Referring next to FIGS. 4 through 6, it may be seen how the spacer flanges (20) and (22) are modified in the invention to secondarily provide stack spacing. Male spacer flange (20) has a stacking projection (28) stamped below it's upper edge,similar in shape to the fin spacing projections (24), but facing down, rather than up. Likewise, female spacer flange (22) has a pair of stacking projections (30) stamped below its upper edges. As best seen in FIG. 4, each stacking projection, (30) or(28), is spaced from the plane of its tube plate (14) by approximately "H-X". Only the projections (30) and (26) show in the side view of FIG. 4. The stacking projections (28) and (30) extend outwardly approximately as far as the spacing projections(24) and (26), that is, far enough to cover the expected tolerance range in the upper edges of the flanges (20) and (22). When the stamped plates (14) are ejected from the stamping press, not illustrated, and dropped consecutively into a stack,front-to-back, the spacer flanges (20) and (22) are aligned in matching fashion, rather than in complementary fashion. The cups (16) partially nest as described above, at one end, while at the other end, the stacking projections (28) and (30) catch onthe upper edges of the spacer flanges (20) and (22) respectively of consecutive tube plates (14). Because of the height relations just described, both ends of the stacked plates (14) now fall securely and predictably at the "x" spacing. The stack iseven, and easy to handle. To aid in that handling, the flanges (20) and (22) are spaced apart, so that a machine finger can slide between them and into the stacking space "X".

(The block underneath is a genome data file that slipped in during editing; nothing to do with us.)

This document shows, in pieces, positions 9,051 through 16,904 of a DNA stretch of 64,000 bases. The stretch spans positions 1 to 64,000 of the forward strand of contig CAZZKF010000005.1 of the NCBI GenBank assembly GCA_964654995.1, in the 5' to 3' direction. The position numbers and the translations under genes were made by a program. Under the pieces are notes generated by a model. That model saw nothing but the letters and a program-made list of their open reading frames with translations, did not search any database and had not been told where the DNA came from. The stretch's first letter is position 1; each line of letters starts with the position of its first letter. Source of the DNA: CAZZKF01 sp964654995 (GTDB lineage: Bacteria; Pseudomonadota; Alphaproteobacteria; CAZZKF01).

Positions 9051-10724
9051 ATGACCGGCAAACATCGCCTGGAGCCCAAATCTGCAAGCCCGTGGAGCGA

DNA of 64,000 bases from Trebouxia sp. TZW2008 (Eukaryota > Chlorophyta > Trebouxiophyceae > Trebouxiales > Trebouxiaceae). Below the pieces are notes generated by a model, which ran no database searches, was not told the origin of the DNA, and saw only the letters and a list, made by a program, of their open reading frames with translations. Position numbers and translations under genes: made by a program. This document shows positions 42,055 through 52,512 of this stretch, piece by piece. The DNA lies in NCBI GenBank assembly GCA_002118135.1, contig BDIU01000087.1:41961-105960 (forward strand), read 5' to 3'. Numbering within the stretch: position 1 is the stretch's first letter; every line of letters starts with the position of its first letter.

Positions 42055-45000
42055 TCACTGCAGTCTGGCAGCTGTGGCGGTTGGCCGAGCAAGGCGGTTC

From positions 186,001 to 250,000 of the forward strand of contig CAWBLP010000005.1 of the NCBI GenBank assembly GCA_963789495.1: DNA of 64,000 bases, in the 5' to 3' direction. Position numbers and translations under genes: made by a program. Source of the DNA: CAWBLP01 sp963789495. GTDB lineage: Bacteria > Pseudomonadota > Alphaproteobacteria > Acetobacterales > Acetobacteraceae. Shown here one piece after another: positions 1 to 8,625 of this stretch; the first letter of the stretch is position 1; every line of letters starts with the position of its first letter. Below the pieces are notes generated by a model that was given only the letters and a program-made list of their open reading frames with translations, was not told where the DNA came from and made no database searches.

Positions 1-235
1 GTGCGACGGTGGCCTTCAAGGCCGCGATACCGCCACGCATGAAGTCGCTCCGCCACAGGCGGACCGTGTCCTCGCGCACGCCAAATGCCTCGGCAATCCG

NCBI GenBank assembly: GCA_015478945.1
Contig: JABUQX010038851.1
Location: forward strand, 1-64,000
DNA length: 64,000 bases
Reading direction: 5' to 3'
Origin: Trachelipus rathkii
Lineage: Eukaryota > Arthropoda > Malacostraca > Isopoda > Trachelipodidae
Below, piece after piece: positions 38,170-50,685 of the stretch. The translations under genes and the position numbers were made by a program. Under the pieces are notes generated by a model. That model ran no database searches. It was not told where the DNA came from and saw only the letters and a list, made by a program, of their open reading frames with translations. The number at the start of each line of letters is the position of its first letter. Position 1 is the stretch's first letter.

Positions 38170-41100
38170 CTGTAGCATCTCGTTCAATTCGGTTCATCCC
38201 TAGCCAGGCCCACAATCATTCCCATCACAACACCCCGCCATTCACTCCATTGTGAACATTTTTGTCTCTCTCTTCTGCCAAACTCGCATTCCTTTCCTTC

In conclusion, the spacer flanges (20) and (22) are used to provide the additional stack spacing assurance feature, while not interfering with the fin spacing feature. It is no more expensive to stamp the plates (14) as shown, and simpler tohandle them thereafter. The same stack spacing could be provided with a projection or projections that had a spacing from the plane of plate (14) of approximately "X", and which extended inwardly from the spacer flanges (20) and/or (22) far enough tocatch under the corner of each consecutive plate (14) in the stack. That corner is not sharp, however, so such a projection would have to be longer, and, if too long, it could potentially catch on a fin (12). Since all of the projections in theembodiment shown, the fin spacing and stack spacing projections both, extend outwardly of the spacer flanges, there is no potential interference with the fins (12). Therefore, it will be understood that it is not intended to limit the invention to justthe embodiment disclosed.